1. Geometric Average/Arithmetic Average - These are both measures of central tendency.
1. Geometric Average: the average compounded return. The formula is expressed as follows:
 FormulaGM=n√((1.R1)(1+R2)...(1+Rn)-1
1. Arithmetic Average: division of the sum of the returns for each period by the number of periods under evaluation. The formula is expressed as follows:
 Formula n AM = ?HPRt/n t=1

 2001 2002 2003 2004 2005 17.9% 8.73% 9.01% 11.96% 14.32%

Geometric Average - Geometric average is always less than the arithmetic mean, except when returns are equal for each period. Then, the geometric and arithmetic averages would be equal. This average is the same as the internal rate of return (IRR).

 1/5√(1.179)(1.0873)(1.0901)(1.1196)(1.1432)-1= 12.33%

Arithmetic Average - does not take into account the compounding effects of returns. It is good for approximating the earning rate over time, but will tend to be less accurate if returns fluctuate widely from year to year.

 17.9%+8.73%+9.01%+11.96%+14.32%/5=12.38%

1. Time-Weighted Return/Dollar - Weighted Return:
1. Time-Weighted Return: a measure of the performance of an investment over time without regard to cash flows in either direction. This is the preferred return measure that planners use, as it strips out the bias that cash flows create with a dollar-weighted return.
2. Dollar-Weighted Return: a measure of performance of an investment over time, only here cash flows figure into the return calculation, giving effect to inflows and outflows of money.
Measures of Investment Return (Contd.)

Related Articles
1. Investing

### Breaking Down The Geometric Mean

Understanding portfolio performance, whether for a self-managed, discretionary portfolio or a non-discretionary portfolio, is vital to determining whether the portfolio strategy is working or ...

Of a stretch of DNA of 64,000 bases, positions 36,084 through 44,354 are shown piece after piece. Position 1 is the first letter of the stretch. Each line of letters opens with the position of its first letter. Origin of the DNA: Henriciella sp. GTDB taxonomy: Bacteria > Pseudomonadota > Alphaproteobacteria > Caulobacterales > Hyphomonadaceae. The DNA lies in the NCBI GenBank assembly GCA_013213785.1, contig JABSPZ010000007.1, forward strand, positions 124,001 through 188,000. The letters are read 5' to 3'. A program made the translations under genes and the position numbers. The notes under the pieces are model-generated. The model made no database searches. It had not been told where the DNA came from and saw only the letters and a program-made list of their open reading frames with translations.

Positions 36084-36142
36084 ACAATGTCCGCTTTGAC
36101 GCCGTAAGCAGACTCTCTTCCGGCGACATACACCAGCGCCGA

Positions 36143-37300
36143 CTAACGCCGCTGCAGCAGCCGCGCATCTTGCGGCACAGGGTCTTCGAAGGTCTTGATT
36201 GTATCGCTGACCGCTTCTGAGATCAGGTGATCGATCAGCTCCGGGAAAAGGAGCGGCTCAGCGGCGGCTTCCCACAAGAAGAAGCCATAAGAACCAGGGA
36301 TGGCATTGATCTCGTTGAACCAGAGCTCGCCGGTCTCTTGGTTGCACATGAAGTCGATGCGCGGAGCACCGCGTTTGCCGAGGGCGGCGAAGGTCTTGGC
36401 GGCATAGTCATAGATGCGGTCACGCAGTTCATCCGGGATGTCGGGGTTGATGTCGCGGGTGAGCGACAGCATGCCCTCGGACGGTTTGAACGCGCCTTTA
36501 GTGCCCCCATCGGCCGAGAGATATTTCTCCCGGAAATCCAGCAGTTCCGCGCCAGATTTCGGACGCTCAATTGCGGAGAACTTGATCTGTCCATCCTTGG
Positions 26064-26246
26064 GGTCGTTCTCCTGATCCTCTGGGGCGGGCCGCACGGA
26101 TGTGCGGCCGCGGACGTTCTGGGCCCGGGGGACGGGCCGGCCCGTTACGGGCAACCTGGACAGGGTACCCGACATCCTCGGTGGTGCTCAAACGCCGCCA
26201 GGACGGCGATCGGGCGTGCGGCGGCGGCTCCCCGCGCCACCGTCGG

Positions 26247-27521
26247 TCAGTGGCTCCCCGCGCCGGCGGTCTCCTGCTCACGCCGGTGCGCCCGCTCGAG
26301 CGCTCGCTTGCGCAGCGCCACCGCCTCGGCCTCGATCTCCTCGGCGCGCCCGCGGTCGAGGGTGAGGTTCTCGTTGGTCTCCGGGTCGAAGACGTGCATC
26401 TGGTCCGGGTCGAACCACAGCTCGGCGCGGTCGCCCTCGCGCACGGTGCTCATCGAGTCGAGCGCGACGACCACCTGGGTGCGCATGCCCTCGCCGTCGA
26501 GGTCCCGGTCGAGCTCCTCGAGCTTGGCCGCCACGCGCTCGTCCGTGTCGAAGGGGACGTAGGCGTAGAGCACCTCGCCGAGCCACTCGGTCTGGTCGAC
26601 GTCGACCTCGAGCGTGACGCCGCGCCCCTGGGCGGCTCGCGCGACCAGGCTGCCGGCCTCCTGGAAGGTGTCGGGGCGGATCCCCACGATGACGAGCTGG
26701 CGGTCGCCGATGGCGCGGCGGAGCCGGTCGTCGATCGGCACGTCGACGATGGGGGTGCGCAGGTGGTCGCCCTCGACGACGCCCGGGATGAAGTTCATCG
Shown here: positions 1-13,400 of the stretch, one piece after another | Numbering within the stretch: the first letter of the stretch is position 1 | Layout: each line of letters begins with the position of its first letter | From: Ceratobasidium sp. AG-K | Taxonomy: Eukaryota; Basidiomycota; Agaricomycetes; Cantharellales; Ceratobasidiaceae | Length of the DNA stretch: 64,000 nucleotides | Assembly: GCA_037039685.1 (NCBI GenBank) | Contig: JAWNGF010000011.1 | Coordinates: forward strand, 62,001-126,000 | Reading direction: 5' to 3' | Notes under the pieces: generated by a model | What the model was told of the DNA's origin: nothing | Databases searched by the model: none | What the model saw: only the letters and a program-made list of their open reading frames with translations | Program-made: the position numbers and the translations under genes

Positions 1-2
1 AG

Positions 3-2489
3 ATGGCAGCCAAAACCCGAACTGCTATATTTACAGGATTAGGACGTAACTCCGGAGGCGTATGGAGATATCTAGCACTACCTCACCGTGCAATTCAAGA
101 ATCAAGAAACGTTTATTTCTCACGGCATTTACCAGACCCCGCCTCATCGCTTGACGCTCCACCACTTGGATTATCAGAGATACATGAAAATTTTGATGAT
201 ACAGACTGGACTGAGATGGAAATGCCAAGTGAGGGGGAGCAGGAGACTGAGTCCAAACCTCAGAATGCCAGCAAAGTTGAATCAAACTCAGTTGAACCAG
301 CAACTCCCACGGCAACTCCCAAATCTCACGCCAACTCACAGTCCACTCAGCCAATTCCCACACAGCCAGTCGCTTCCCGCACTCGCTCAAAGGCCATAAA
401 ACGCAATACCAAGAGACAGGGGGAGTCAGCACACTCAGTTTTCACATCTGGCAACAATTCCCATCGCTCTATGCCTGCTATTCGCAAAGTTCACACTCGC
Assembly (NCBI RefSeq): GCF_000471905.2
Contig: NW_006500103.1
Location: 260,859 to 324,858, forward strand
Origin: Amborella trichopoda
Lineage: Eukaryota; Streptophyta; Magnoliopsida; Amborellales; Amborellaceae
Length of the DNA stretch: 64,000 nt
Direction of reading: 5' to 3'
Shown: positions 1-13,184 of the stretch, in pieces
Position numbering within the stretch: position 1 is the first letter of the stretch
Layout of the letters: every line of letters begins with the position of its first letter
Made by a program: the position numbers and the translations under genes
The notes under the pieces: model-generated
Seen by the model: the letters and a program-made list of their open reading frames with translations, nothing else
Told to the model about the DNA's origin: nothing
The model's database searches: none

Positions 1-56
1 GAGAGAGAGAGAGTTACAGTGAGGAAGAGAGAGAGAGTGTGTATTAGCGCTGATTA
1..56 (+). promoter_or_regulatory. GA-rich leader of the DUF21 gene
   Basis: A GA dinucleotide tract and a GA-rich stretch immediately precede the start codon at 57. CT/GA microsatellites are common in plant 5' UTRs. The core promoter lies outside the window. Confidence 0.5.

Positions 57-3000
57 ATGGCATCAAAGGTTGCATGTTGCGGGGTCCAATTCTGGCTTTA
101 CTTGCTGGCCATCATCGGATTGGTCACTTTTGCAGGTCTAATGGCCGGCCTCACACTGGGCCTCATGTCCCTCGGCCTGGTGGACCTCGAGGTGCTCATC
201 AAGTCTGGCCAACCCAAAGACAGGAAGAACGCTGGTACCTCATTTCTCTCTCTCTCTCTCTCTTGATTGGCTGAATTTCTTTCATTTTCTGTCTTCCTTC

2. Investing

### Explaining Expected Return

The expected return is a tool used to determine whether or not an investment has a positive or negative average net outcome.
3. Investing

### Internal Rate of Return Formula for Excel

The internal rate of return, or IRR, is a popular metric businesses use to measure a projectâ€™s return on investment.

### Calculating the internal rate of return using Excel

Find out how to calculate the internal rate of return on investments using Microsoft Excel, as illustrated in different investment scenarios.

Measure the success of your investment solely on the portfolio return may leave you blindsided to the risk you are taking. Learn three ratios that will help you evaluate your investment return. ...
6. Investing

### The Effective Annual Interest Rate

The effective annual interest rate is a way of restating the annual interest rate so that it takes into account the effects of compounding.
7. Investing

### QQQ: An ETF Performance Case Study

Explore how seasonal trading trends have helped the PowerShares QQQ ETF beat its tracking index since 2012, including the three months with the highest returns.
8. Investing

### The Equity-Risk Premium: More Risk For Higher Returns

Learn how the expected extra return on stocks is measured and why academic studies usually estimate a low premium.
9. Managing Wealth

### 3 Steps to Assess Your Portfolio's Annual Performance

Learn about three simple steps you can use to evaluate the annual performance of your investment portfolio, and why rate of return isn't enough.
10. Investing

### Continuous Compound Interest

Different frequency in compound interest results in different returns. Check out how continuous compounding accelerates your return.